Early leaders of the program, including local executives from The Des Moines Register and Tribune and Meredith Corp., set communications education on a course that emphasized experiential learning and a professional orientation. Internships with local media organizations and at the Statehouse were encouraged from the beginning.
Full-time faculty have been expected to have professional backgrounds as well as academic credentials, and local working professionals also have brought real-world experience into the classroom.
The early curriculum focused primarily on advertising and business communication. However, course offerings soon grew to include newspaper and magazine management, advanced reporting, editing, specialized writing, journalism history, and “newspaper trends.”
Journalism moved to the College of Liberal Arts as part of the English Department in 1922, and became a separate department in 1927. By the early 1930s, the curriculum had expanded to include journalism teaching, dramatic criticism, printing and engraving, and “camera reporting,” or early photojournalism. A Radio Department began in the College of Fine Arts, then moved to the College of Commerce and Finance.
An independent School of Journalism was created in 1962, and the program moved into the newly built Meredith Hall in 1965. The first television classes were offered in 1960, and the radio program joined TV in the new building. School of Journalism majors were first accredited by the American Council on Education for Journalism in 1972. Drake has remained one of the few accredited communications programs in a private institution in the United States.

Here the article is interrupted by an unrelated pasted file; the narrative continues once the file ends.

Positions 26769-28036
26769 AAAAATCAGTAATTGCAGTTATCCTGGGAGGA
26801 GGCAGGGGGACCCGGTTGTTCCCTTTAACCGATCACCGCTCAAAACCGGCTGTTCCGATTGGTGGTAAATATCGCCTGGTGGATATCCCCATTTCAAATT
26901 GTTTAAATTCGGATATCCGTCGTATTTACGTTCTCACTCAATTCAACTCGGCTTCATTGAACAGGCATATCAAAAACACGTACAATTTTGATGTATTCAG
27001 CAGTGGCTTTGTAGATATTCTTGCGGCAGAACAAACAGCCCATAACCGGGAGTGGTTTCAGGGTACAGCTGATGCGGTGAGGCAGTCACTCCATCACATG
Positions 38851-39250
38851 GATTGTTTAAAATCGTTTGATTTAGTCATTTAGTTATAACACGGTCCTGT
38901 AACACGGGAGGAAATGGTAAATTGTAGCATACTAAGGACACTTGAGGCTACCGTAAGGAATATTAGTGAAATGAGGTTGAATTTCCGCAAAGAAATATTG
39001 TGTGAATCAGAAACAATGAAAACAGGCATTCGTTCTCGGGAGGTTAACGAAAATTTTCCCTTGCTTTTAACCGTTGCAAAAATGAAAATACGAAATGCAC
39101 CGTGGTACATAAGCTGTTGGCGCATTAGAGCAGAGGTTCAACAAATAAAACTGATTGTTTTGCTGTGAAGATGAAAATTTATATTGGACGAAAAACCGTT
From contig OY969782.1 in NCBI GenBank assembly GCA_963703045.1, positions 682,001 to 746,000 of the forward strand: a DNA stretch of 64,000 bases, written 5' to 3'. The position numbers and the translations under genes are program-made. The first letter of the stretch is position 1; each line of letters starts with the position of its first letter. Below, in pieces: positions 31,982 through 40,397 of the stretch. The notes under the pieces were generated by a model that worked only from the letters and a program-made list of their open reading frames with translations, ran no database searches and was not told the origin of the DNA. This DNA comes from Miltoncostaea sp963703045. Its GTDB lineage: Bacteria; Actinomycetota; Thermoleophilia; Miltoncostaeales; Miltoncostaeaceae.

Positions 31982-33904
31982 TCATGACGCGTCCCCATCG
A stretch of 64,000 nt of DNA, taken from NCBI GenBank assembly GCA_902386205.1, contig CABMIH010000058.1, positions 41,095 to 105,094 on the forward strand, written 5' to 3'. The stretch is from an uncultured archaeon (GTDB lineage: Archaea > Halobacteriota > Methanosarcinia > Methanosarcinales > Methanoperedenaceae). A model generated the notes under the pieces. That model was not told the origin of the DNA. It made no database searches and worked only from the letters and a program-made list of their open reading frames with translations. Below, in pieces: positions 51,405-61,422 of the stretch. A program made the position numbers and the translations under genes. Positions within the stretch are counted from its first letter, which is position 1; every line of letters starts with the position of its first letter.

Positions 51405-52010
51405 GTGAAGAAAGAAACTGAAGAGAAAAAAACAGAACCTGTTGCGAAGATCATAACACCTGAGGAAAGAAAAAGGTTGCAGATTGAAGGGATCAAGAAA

Journalism and mass communication grew from a two-year program to a four-year academic experience in 1973. The name was changed to the School of Journalism and Mass Communication (SJMC) in 1981 to reflect the diversity of its offerings.
Drake SJMC has partnered with Meredith Corp. to create a pioneering apprenticeship program, building on our commitment to hands-on education in collaboration with local professionals. Today, the SJMC offers nationally award-winning majors in advertising, digital media production, public relations, magazine media, news (including broadcast news), and strategic political communication.
A soon-to-be SJMC alum in the mid-1980s.
Drake SJMC Deans and Directors
- Hugh Curtis (1962-69)
- D. Wayne Rowland (1969-75)
- Herbert Strentz (1975-88)
- Henry Milam (acting dean 1987-88 while dean on sabbatical)
- Michael Cheney (1988-93)
- Janet Hill Keefer (1994-2001)
- John Lytle (interim dean 2001-02)
- Charles Edwards Jr. (2002-14)
- Patricia Prijatel (director 2004-07)
- Kathleen Richardson (director 2007-14, dean 2014-present)
The People Who Really Run the Place
The SJMC has been blessed over the years with longtime staff members who did the behind-the-scenes work that supported the success of the faculty and students. Some of those invaluable colleagues:
- Jean Finnell
- Lois Fredregill
- Clarice Mayer
- Carla McCrea
- Jeff Nichols
- Shari Tenney
- Brad Toussaint
- Ed Vilimek
Journalism education at Drake has long been characterized by hands-on learning, applied research, and close ties to the local professional community. Early leaders included Gardner “Mike” Cowles, of the Cowles publishing family, who directed the department from 1928-29 while he was managing editor of The Des Moines Register and Tribune. Cowles hired freshly minted University of Iowa Ph.D. and pollster George Gallup, who led the program from 1929-31.
SJMC dean and professor Herb Strentz also served as the executive secretary of the Iowa Freedom of Information Council, among the oldest state open-government organizations, from its founding in 1976 until 2000. He was succeeded by professor Kathleen Richardson. The Council was housed in the Drake SJMC from 1976 to 2015.
Hugh Curtis, the first dean of the newly created School of Journalism in 1962, was a former editor of Meredith Corp.’s Better Homes and Gardens magazine.
School of Journalism and Mass Communication deans, from left, Hugh Curtis, D. Wayne Rowland and Herb Strentz in Meredith Hall.